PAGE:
Flight: A Photo Essay

Today’s post will focus on one thing most birds can do rather well: Fly! And as anyone who is a bird photographer can tell you, it can be rather difficult to capture flying birds, even with a good autofocus DSLR. But since flying is an essential part of what makes birds so fascinating to us earthbound humans, wildlife photographers simply cannot resist trying to capture this aspect of bird behaviour. And even when capturing still photos, bird flight is impressive — in fact, a good picture can reveal things that go buy too quickly if you are looking at it at normal speed (even after the fact on a video).

Before I forget, Happy St. Patrick’s Day if you’re Irish, would love to be Irish or are just in the mood to celebrate something!

[QUICK UPDATE: If you like flying bird photos, you should also take a look at the previous blog by my colleague Tim Hopwood, who got some great shots of flying ducks!]

The first photo is not one of my best, but I still like to way it shows how this Anna’s Hummingbird flies from one treetop branch to another (taken in January 2014 at the University of British Columbia’s Point Grey Campus, next to Vancouver, BC):

ANHU-UBC-2014_01_31

From the incredibly small, let us move on to two impressively massive Bald Eagles. These two seemed to be a pair who, along with two other eagle pairs, seemed to be having some fun flying around and proving their dominance of this air space (taken in February 2014 at the edge of Pacific Spirit Regional Park, next to Vancouver, BC):

BAEA-UBC-2014_01_23

The following picture is also not one of my best, but it illustrates my previous comment on the fact that photos can show you things that are not easily perceived by the naked eye, since this is the aftermath of a flying pursuit and tussle between two Brown Creepers (I published the most astonishing shot of this sequence a few days ago on my person blog):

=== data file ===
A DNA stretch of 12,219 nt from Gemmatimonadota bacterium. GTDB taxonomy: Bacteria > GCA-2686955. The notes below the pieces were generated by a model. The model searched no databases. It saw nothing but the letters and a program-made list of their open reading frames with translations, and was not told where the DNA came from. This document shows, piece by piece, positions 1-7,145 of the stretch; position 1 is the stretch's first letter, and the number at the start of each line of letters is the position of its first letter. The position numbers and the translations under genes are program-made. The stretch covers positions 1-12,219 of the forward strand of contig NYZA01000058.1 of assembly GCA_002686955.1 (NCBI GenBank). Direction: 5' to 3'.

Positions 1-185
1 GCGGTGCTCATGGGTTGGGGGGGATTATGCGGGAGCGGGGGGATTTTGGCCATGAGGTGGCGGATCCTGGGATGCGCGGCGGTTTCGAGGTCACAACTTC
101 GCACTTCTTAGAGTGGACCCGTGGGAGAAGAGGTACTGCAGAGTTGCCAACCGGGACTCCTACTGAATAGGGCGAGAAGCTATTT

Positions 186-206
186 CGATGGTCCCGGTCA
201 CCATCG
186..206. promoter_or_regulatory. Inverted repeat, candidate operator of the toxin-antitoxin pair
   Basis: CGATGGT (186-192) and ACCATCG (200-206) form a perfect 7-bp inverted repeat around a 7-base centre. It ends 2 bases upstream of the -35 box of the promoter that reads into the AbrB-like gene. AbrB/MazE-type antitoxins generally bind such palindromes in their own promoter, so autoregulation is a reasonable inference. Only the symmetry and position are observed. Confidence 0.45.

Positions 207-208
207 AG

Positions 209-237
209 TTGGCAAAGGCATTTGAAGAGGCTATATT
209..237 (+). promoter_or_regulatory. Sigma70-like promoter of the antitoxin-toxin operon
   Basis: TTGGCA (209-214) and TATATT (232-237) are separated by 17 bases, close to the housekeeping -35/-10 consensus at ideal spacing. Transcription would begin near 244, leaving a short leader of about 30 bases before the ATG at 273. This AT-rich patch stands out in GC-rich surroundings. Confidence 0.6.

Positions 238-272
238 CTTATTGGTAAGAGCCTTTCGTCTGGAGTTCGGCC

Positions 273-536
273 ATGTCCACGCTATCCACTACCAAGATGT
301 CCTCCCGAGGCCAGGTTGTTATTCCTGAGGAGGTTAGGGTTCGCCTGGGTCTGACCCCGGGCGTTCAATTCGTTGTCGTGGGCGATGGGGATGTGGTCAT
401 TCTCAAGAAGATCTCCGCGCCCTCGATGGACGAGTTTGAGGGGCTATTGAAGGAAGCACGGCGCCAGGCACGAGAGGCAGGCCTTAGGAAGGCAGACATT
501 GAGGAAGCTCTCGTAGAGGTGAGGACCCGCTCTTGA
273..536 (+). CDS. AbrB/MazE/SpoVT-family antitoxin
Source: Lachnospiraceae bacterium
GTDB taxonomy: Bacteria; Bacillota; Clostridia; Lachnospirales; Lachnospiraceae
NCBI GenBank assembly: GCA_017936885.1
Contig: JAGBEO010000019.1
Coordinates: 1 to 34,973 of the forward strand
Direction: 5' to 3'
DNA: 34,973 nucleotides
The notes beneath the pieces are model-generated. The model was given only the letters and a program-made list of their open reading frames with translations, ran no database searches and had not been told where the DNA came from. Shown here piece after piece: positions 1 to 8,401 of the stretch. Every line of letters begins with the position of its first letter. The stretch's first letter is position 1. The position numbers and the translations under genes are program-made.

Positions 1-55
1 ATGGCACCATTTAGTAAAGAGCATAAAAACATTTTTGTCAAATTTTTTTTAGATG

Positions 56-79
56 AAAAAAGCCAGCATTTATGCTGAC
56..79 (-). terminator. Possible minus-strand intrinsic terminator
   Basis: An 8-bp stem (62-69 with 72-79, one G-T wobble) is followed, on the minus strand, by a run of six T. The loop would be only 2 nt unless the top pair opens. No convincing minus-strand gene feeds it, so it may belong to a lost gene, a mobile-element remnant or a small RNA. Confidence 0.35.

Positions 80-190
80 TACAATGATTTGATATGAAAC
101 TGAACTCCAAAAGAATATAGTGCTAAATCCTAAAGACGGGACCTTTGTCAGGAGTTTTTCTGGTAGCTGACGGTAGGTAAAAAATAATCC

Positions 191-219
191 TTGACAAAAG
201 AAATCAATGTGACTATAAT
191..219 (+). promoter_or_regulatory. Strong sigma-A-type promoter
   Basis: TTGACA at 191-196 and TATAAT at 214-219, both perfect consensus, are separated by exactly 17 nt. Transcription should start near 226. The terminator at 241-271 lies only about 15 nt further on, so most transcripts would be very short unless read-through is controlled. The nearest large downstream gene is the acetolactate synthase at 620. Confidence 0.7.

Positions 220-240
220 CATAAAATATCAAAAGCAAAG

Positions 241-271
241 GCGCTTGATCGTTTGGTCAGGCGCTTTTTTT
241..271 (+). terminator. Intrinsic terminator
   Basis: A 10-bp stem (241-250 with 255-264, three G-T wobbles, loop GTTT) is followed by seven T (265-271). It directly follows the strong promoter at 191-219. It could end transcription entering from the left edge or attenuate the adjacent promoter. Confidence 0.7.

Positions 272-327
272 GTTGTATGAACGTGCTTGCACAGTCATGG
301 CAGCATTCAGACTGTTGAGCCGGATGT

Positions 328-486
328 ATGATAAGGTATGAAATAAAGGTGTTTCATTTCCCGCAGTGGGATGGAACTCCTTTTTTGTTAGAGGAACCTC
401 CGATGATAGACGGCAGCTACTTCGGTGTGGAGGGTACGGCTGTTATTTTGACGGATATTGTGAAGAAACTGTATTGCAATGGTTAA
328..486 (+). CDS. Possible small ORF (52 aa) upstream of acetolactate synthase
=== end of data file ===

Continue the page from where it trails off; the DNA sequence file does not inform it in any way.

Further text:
BRCR-UBC-2014_03_14

I chose this picture of a flying Glaucous-winged Gull just because this photo shows one the major problems when photographing moving birds, namely clipping their wings. But it also helps that this photo is so clear and was taken recently on a beautiful sunny day close to North Vancouver’s Lonsdale Quay:

GWGU-NVBC-2014_01_31

This Killdeer is not quite airborne yet, but was about to take off on Wreck Beach in Pacific Spirit Regional Park (next to Vancouver, BC):

KILL-WRBE-2014_03_12

This Mew Gull was unusually close to shore and so I quickly got some shots of it flying around me close to Lonsdale Quay in North Vancouver:

MEGU-NVBC-2014_01_31

Pigeon Guillemots are not the world’s most gracious flyers (taking off is laborious and they always seem to perform crash landings on water), their relatively slow speeds mean that it is possible to capture them on film. I should point out, however, that like the penguins they resemble so much, their “flight” underwater is quite impressive. Maybe I can capture this someday soon (both of these photos were taken last month, close to Lonsdale Quay in North Vancouver, BC):

PIGU-NVBC-2014_02_28-01 PIGU-NVBC-2014_02_28-02

And finally, the following photo is one of the very few that I will ever publish of a Rock Pigeon. But although I do not usually find these birds to be beautiful when still, their superb flying technique is impressive and quite photogenic:

ROPI-NVBC-2014_02_26

 

This entry was posted in Canadian Birds, Hummingbirds, Nature Photography, Raptors, Shorebirds, Waterfowl, Winter Birding in Canada and tagged , , , . Bookmark the permalink.

5 Responses to Flight: A Photo Essay

  1. Thank you for the praise and comments! It is indeed difficult to get birds in flight… your probably have to throw out two dozen shots before getting a decent one (and it’s mostly a matter of luck with respect to distance, position and direction of light).

  2. Sharon says:

    Fascinating post, Pierre! I never even try to take photos of birds in flight … maybe one day. I love the shots of the Pigeon Guillemots! Thank you!!

  3. Thank you for your praise and comments! Yes, I am also especially happy with the Anna’s Hummingbird photo, especially since it was one of these “what the heck, I will see what I can get” shots that presents an unusual bird posture.

  4. Pingback: Image #220 – Flight pictures « Alice's WanderLand

  5. Kathleen says:

    The Rock Pigeon photo is most impressive, though I particularly love the unusual angle and the feather detail of the Anna’s Hummingbird. Nice photos!